It’s impossible to forecast where the U.S.-China trade confrontation is going, although given what the bond market is doing, it’s no place good.

The markets are trading on headlines that may become economic events, but the worst-case scenario of much higher tariffs and a much bigger slowdown in global trade has not developed yet. In other words, I don’t think we are yet at the point of no return in this trade negotiation.

I have long held the view that, because of deflationary trends in Europe and Japan, the 10-year U.S. Treasury will fall to less than 1%. The present deterioration in relations with China is adding to those deflationary trends, so a longer cycle of acrimonious recrimination actually has a deflationary impact because of the slowdown in flow of goods and services, and not inflationary because of higher tariffs, as some investors think (see chart).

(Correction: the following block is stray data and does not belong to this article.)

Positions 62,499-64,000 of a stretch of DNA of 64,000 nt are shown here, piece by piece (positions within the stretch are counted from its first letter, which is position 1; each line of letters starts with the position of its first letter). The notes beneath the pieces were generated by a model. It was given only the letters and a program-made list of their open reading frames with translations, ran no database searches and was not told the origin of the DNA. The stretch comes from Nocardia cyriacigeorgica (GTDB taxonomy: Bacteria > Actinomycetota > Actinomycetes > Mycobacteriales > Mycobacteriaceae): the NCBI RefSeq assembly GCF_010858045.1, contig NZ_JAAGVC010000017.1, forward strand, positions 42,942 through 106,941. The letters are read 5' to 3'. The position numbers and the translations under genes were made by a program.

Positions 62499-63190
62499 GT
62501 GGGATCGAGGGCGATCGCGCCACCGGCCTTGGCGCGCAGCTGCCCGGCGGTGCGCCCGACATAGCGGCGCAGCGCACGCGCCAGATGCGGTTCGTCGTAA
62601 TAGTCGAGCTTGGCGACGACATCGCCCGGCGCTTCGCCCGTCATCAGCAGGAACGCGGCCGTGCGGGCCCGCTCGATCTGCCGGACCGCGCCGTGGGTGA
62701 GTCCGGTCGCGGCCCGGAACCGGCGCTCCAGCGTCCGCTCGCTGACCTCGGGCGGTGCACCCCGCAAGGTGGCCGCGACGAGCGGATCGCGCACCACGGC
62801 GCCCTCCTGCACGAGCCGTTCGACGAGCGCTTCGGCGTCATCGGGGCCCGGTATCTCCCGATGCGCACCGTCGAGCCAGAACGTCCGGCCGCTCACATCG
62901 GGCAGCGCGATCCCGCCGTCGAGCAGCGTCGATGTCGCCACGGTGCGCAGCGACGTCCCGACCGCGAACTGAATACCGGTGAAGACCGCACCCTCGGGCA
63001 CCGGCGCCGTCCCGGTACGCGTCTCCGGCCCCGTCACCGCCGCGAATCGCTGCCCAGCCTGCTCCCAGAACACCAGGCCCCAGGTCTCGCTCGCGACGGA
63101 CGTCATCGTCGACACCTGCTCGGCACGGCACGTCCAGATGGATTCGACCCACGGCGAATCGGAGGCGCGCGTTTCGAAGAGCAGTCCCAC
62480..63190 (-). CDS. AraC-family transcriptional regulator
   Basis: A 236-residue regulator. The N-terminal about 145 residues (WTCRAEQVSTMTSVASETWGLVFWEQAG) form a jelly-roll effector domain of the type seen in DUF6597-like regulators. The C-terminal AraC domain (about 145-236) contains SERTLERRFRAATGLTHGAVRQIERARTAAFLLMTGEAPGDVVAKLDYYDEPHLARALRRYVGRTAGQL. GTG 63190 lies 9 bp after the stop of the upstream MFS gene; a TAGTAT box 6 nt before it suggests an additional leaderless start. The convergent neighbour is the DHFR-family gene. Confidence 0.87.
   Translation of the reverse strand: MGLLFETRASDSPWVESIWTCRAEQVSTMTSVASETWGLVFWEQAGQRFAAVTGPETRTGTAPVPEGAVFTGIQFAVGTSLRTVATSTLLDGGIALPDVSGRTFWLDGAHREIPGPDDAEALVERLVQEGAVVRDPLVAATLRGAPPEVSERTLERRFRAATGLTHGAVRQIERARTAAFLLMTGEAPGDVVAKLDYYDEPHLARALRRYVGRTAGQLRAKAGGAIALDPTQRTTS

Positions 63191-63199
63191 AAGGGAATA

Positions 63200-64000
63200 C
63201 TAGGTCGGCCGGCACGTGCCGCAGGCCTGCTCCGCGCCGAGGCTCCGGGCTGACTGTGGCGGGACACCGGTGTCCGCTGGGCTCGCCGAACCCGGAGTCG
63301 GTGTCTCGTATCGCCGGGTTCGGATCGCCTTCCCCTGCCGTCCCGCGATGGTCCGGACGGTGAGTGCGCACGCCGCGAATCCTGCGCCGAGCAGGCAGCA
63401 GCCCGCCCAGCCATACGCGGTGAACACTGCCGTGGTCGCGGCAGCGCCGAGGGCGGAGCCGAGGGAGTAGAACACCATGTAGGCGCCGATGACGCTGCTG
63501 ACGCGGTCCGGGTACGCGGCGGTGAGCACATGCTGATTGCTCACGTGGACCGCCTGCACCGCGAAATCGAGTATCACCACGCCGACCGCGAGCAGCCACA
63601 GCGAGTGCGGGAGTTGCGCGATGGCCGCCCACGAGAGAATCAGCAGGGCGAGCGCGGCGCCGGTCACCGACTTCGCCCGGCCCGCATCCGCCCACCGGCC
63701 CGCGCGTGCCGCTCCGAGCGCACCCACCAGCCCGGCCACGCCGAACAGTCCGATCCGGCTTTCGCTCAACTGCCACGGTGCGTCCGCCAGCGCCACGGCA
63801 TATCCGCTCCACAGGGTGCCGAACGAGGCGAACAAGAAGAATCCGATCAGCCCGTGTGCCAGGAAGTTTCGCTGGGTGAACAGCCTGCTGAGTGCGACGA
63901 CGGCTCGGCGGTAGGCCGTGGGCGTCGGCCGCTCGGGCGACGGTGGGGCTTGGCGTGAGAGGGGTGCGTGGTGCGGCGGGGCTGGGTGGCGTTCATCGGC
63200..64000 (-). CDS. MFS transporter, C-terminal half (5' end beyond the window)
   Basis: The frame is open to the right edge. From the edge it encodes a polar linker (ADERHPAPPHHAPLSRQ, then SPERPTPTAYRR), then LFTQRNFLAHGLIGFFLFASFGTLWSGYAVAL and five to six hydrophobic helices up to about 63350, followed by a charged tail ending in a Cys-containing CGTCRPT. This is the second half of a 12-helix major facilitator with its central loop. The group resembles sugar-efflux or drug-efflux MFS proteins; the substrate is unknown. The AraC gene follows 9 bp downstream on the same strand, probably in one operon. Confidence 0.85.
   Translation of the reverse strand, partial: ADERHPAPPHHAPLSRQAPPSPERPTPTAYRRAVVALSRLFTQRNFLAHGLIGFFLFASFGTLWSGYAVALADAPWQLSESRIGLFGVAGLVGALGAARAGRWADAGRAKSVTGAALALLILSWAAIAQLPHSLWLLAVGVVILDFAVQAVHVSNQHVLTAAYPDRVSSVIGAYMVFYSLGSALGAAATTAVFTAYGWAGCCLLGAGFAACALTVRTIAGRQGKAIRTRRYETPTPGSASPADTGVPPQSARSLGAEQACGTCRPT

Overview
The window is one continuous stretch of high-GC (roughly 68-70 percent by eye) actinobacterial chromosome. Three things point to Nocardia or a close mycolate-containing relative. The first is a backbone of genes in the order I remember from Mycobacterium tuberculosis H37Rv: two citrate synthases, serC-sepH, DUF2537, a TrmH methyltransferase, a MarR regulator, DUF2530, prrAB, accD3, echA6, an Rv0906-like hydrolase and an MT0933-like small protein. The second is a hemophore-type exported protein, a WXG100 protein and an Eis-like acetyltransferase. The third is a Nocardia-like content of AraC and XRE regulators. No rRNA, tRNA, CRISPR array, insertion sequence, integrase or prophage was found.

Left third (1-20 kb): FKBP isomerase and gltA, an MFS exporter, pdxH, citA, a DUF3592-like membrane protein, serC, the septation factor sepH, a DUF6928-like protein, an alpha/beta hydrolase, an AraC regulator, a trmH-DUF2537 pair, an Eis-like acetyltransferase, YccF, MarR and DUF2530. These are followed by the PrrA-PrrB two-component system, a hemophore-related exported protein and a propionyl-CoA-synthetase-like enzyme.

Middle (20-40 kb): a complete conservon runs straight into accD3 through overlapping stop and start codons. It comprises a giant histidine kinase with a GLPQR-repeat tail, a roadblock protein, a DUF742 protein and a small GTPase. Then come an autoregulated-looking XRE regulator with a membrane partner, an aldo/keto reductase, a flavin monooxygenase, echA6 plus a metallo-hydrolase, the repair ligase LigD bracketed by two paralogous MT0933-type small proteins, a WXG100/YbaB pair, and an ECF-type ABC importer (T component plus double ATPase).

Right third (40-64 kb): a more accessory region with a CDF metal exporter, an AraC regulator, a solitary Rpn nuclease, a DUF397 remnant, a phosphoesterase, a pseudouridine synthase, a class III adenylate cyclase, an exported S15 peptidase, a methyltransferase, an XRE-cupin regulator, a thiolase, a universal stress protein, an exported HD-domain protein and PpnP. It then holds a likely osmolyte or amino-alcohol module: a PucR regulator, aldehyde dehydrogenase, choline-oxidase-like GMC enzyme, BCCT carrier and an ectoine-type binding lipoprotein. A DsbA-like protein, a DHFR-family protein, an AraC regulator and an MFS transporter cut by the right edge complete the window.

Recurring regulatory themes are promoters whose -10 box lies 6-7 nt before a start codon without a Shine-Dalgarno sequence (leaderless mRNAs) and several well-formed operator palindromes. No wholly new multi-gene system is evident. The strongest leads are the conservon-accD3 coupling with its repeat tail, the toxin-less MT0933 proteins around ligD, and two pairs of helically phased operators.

Read: Trade war is raising the risk of U.S. recession, Goldman Sachs warns

Low interest rates give a boost to companies with good balance sheets, strong cash flows and high dividend yields that have more limited exposure to the trade confrontation. I can’t be more specific for the purposes of this piece — although I will try to have more picks in future missives — as in my situation I have some hard restrictions on “buy this” or “sell that,” so what I say is insight for people to make their own decisions; I am sort of over-intellectualizing it out of necessity and compliance. That said, the U.S. semiconductor sector does see some serious headwinds in further escalation of the trade war.